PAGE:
[slate.com] A couple of years ago Bob McIntyre bought his daughter a mobile phone. She was living in Oakland, Calif., at the time, and McIntyre lived in northern Virginia. He told her to buy the phone in Oakland and to send him the bill. With rebates and discounts the phone ended up costing about $25. But when McIntyre got the bill, he hit the roof.
McIntyre, I should point out, is director of Citizens for Tax Justice, a liberal nonprofit. CTJ has a well-established reputation for scrupulously honest research—McIntyre's been tutoring me about tax distribution tables for three decades—and the man doesn't waste a lot of time griping that our wallets have been picked clean by the gol-durned guv'mint. (That's Grover Norquist's racket.) But McIntyre was flabbergasted to receive a bill of nearly $60 for his daughter's cell phone, of which the majority was taxes. The city fathers of Oakland had calculated their tax based on the phone's sticker price of about $300. Consequently, McIntyre ended up paying more for the tax than he did for the phone.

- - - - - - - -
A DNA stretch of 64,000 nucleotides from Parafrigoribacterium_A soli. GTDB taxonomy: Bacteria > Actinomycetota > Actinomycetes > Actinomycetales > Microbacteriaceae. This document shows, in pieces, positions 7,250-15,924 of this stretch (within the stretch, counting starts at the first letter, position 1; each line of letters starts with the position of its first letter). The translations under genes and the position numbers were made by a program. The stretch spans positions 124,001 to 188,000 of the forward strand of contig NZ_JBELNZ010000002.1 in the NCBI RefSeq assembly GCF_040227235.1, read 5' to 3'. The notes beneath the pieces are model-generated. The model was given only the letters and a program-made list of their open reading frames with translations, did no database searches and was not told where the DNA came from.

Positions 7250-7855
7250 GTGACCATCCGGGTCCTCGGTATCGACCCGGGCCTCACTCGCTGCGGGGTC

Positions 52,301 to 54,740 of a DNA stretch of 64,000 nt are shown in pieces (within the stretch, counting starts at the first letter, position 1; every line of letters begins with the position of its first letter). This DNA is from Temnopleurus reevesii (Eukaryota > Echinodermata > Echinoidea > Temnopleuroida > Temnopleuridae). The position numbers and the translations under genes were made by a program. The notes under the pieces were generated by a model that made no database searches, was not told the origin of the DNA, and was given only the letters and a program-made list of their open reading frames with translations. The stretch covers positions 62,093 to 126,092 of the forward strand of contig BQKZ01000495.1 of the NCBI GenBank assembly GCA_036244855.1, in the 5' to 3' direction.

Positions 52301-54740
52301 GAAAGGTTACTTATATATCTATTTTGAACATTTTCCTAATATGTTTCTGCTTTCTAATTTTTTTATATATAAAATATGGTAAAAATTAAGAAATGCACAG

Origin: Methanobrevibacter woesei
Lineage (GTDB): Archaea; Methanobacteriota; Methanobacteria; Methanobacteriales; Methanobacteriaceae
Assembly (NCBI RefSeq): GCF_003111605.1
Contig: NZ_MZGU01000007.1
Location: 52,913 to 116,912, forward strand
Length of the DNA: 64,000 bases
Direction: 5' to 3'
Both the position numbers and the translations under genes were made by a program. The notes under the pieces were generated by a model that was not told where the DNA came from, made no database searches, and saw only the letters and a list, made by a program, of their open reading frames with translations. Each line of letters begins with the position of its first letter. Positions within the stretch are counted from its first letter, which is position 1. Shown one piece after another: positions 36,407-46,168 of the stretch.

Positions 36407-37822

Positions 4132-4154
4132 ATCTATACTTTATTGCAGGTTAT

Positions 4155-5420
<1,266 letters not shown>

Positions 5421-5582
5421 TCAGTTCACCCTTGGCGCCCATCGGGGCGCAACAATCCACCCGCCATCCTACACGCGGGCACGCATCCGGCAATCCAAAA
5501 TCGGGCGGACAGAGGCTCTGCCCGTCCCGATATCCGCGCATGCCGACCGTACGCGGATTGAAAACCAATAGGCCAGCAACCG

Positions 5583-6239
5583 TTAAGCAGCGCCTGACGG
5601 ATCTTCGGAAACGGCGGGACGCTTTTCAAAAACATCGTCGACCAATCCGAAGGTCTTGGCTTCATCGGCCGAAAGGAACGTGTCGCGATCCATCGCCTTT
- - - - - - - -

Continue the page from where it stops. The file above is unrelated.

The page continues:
Taxes on mobile phone use are so high that you might wonder whether the government considers their use a vice, like the consumption of alcohol or tobacco. A pack of smokes costs about $5, on top of which state tax will add, on average, $1.45. That's an average tax rate of 22 percent. In the states of Nebraska, Washington, or New York—where taxes on cellular service are highest—the combined state and local tax is 18 or 19 percent, which isn't too far behind. Nationwide, the average state-local tax burden on cell phone service is 11 percent, compared with an average general sales or use tax of only 7 percent.
Cellular Sin Taxes - Why are mobile phone taxes so ridiculously high?